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National Tree Week – 25th November to 3rd December

National Tree Week – 25th November to 3rd December

National Tree Week was initiated in 1973 to encourage public interest in tree planting and to help people develop an appreciation for the importance and beauty of trees and the crucial role they play in our lives and for the environment. This week was chosen as the time to celebrate trees as it is at the start of the UK tree planting season.

UK forests currently account for just 13 % of the UKs land area. Compared to the EU average of 37 % this is very low. The Woodland Trust Climate Change – Woodland Trust are one of the charities in the UK that is campaigning to improve this percentage substantially. The UK committee on Climate Change has recommended that an increase to at least 19 % is required to achieve the UK’s target to be carbon neutral by 2050.

The reasons why trees are so important are numerous and include:

  • Trees collect carbon dioxide form the air and in combination with water and sunlight convert this to oxygen by photosynthesis. The Oxygen is released back into the air and thus improves air quality.
  • Trees are a natural solution to fight climate change. The UKs woodlands store 213 million tonnes of carbon in living trees.
  • Trees provide protection from the elements, providing shade and reducing flooding by absorbing rainwater and reducing soil erosion.
  • Trees provide shelter and food for an abundance of nature.
  • Studies have shown that spending time appreciating nature can improve our mental and physical wellbeing, reducing blood pressure, alleviating stress and boosting the immune system.

Why not celebrate National Tree Week by planting a tree! The Woodland Trust offers free trees and hedges to schools and communities. They are now taking applications for deliveries of trees in March. Free Trees for Schools and Communities – Woodland Trust. If you have a garden, you could plant a small tree/hedge. Check out this tree planting guide from the Tree Council. National-Tree-Week-planting-guide-1-2.pdf (

Why not also take some tree time this week. The tree council has a selection of activities that you and your family can do to help you appreciate trees more. Take some Tree Time this National Tree Week! – The Tree Council.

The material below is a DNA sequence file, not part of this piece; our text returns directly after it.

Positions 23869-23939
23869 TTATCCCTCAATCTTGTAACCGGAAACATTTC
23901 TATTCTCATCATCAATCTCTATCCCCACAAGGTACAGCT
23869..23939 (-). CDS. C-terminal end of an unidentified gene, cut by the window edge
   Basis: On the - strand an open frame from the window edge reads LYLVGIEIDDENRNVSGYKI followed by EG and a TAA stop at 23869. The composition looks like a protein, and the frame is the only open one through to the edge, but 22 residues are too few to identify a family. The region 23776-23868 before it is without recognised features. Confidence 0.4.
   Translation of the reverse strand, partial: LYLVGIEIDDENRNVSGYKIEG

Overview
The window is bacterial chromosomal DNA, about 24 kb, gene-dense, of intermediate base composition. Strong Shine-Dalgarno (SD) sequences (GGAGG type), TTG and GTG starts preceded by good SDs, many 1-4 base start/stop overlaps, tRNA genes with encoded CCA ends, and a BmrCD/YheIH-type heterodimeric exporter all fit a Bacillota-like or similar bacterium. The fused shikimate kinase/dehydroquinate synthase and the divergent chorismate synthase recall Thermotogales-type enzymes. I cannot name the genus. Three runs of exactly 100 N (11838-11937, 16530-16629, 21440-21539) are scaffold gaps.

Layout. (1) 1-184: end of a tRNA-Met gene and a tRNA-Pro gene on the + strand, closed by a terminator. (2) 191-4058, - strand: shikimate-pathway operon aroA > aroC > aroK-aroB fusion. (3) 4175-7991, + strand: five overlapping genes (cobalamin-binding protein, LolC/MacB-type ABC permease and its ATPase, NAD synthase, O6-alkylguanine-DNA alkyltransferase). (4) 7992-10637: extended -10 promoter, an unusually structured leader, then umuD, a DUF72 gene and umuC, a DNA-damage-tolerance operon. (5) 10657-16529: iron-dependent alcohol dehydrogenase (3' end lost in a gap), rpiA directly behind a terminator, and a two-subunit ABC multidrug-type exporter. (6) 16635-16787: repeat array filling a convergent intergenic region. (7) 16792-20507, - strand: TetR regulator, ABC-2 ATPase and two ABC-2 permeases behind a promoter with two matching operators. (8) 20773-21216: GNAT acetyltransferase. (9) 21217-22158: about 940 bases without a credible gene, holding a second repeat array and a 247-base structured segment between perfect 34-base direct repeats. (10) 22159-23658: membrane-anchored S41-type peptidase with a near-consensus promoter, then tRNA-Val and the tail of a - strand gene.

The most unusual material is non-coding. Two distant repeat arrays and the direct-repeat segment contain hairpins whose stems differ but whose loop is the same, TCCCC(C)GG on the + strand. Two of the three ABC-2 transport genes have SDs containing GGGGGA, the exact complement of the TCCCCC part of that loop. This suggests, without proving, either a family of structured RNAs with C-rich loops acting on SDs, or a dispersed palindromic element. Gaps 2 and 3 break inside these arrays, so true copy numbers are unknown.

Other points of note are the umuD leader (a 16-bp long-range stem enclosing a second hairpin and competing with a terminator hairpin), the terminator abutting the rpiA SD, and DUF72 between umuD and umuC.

In advance of Tree Week, I took my boys (and myself) out for some tree appreciation time. We looked for different trees and found Silver-birch, Oak, Ash, Sycamore and Horse-Chestnut all within 10 minutes of our house. We collected leaves in all different colours and made a leaf rainbow.

However, the highlight for my boys was easily kicking up the masses of fallen leaves on the ground. This tree appreciation time certainly improved my mood and invigorated me (well it is invigorating when you have to run about to avoid getting leaves thrown at you!)

If you want to find out more about National Tree Week, here are some helpful links.

#NationalTreeWeek awareness

National Tree Week – join the UK’s largest tree celebration (

For the fact lovers out there, here are some interesting facts about trees:

  1. The world’s oldest tree is Methuselah, a 4,853-year-old Great Basin bristlecone pine in California.
  2. The countries with the highest number of endemic tree species in the world are Indonesia, Brazil, and Colombia.
  3. Trees can communicate with each other by sending natural chemicals to warn other trees of threats such as insects and parasites.
  4. Tree roots can stem as far as 20 feet underground, with a wild fig in South Africa reportedly growing roots as deep as 400 feet.
  5. The sun affects a tree’s bark. The bark of trees that grow in shaded areas tends to be thinner than those growing in sunny places.

Source:  NATIONAL TREE WEEK – November 27 – December 5, 2023 – National Today

Happy Tree Week



  1. Tammy Gilchrist

    How is your allotment going Marie. Sorry, I only just saw your blog when I uploaded this. How exciting. I’ve been helping with the Newtongrange community garden so hopefully will pick up some tips!

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